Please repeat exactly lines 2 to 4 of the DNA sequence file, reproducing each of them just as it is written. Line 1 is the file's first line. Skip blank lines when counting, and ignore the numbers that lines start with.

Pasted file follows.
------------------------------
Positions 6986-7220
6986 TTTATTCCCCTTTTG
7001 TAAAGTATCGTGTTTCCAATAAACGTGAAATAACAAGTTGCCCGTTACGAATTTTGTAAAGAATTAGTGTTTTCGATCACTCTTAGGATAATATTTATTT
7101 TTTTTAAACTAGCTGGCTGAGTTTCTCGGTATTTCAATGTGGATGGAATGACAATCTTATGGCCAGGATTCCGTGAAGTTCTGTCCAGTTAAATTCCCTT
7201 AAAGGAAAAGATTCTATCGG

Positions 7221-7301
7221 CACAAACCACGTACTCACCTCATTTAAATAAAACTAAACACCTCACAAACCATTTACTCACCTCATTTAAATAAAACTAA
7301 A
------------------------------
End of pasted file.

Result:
6986 TTTATTCCCCTTTTG
7001 TAAAGTATCGTGTTTCCAATAAACGTGAAATAACAAGTTGCCCGTTACGAATTTTGTAAAGAATTAGTGTTTTCGATCACTCTTAGGATAATATTTATTT
7101 TTTTTAAACTAGCTGGCTGAGTTTCTCGGTATTTCAATGTGGATGGAATGACAATCTTATGGCCAGGATTCCGTGAAGTTCTGTCCAGTTAAATTCCCTT